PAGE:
Unlike many of his fellow prolific shot-blockers, Turner also isn't limited to only making an impact on the defensive end of the floor. Over the last three seasons, he's nailed 36.2% of his 602 three point attempts. That kind of floor spacing is exactly what the Kings sought to acquire with their signing of Dewayne Dedmon last summer; however, both Turner and his three-point shooter are far more proven than a player of Dedmon's caliber. Assuming that Luke Walton is able to develop a game plan that best highlights Turner's strengths, he shouldn't have any issue stretching the defense, allowing De'Aaron Fox and Marvin Bagley to get to work inside the paint.
Outside of his rim protection and floor spacing, Turner's age and contract status should also attract Monte McNair's interest. He's locked up at an even $18 million per year over the next three years, with his contract running through the 2022-2023 season. Putting that in another context, at the end of this deal in 2023, Turner will still be younger than Buddy Hield, Bogdan Bogdanovic, and Harrison Barnes are right now. Picking up a starting caliber player whose career arc is much closer to that of De'Aaron Fox, Marvin Bagley, and the upcoming 12th pick in the draft would be a huge win for the Kings, especially if they are able to shed an older veteran with a large, long-term deal in the process.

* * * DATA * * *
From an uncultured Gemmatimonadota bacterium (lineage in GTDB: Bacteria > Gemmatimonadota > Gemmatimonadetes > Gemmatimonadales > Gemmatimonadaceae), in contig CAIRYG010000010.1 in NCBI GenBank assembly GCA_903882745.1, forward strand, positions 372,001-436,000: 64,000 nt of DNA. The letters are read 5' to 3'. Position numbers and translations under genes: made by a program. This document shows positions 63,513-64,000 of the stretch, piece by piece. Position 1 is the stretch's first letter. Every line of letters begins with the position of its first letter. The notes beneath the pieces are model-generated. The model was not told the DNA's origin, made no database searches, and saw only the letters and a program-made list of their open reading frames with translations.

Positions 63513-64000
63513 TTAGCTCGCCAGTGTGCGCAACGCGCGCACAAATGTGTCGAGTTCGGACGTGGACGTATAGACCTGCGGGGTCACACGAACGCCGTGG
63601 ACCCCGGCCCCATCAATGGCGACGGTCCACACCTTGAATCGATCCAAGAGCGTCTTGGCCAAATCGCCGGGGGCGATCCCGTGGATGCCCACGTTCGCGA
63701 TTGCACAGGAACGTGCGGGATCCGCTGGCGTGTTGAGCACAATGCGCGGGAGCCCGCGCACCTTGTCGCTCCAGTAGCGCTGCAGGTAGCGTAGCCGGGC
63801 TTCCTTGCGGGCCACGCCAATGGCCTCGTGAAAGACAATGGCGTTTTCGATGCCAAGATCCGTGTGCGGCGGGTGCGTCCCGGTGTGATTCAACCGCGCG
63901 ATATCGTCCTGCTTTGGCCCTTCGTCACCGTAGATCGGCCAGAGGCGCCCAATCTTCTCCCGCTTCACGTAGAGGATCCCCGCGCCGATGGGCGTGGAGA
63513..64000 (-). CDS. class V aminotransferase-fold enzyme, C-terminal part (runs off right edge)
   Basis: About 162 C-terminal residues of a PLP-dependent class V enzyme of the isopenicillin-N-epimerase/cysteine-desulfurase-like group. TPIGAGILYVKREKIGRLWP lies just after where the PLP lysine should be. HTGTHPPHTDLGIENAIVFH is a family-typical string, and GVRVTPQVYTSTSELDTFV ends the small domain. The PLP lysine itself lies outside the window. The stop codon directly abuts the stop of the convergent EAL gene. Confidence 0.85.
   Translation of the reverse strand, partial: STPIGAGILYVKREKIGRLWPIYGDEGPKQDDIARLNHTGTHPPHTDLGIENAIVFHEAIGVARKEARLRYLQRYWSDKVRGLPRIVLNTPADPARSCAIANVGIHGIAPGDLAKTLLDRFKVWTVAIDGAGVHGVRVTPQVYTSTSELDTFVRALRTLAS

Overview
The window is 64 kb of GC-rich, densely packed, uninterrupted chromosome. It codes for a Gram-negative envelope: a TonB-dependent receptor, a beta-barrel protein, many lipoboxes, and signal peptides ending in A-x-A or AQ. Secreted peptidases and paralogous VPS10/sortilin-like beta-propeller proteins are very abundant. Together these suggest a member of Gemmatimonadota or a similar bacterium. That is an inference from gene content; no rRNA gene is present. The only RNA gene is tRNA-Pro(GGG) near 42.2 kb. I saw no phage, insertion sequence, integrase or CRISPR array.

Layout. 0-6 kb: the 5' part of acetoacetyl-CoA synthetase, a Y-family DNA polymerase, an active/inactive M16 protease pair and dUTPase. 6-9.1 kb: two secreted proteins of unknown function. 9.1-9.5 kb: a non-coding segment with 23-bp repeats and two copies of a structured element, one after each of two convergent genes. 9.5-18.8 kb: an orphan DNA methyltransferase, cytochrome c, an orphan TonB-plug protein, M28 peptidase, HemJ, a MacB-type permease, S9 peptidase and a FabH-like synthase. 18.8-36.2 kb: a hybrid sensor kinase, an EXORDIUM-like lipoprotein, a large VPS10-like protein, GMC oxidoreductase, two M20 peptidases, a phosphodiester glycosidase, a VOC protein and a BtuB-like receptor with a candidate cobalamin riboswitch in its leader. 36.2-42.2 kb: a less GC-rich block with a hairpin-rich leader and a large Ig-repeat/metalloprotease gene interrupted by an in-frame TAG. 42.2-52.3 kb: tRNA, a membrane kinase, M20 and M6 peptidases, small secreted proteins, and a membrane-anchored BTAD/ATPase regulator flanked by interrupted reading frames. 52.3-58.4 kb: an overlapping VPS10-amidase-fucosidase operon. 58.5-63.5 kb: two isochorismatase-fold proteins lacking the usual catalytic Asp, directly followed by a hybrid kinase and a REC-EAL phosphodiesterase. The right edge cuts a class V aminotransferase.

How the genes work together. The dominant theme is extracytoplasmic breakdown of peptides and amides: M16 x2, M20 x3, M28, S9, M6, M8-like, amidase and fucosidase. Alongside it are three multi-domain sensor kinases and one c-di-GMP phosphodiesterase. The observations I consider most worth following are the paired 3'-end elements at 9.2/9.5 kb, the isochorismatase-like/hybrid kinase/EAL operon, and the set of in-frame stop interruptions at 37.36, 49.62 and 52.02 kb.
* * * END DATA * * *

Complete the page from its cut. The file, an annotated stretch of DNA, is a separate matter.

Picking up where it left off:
If the Pacers are looking to move on from Myles Turner, or if Myles Turner is looking to move on from the Pacers, finding a deal between the two organizations should be simple, at least when it comes to salary matching. In the case that Indiana wants to find an off-guard, win-now replacement for Victor Oladipo, Buddy Hield or a signed-and-traded Bogdan Bogdanovic could headline the deal, while the Kings could also change things up and offer expiring the expiring contracts of Cory Joseph and Jabari Parker or Nemanja Bjelica, along with draft capital, such as the 12th overall pick, to satisfy the Pacers. Of course, it's entirely possible that other teams offer more attractive packages than Sacramento, or that Indiana simply isn't interested in what Monte McNair has to offer, but if both teams are looking to make something happen, suffice it to say that the salaries won't be particularly difficult to match.
In Monte McNair's introductory press conference, he highlighted the need for the Kings to stay flexible and patient in order to be ready to pounce when the right opportunity came along, and Myles Turner is an example of a right opportunity. While he may not ever develop into the second star that the Sacramento Kings so desperately need, he does represent an intelligent, forward-thinking acquisition for a team bereft of effective young players. Swapping out an older, highly-paid veteran for Turner would help reset the roster around De'Aaron Fox, while his skill set would complement and support Marvin Bagley's growth, the player who has the best chance at becoming Sacramento's sidekick extraordinaire for Fox. If Turner truly wants out of Indiana, the Kings should be at the front of the line to inquire about his services.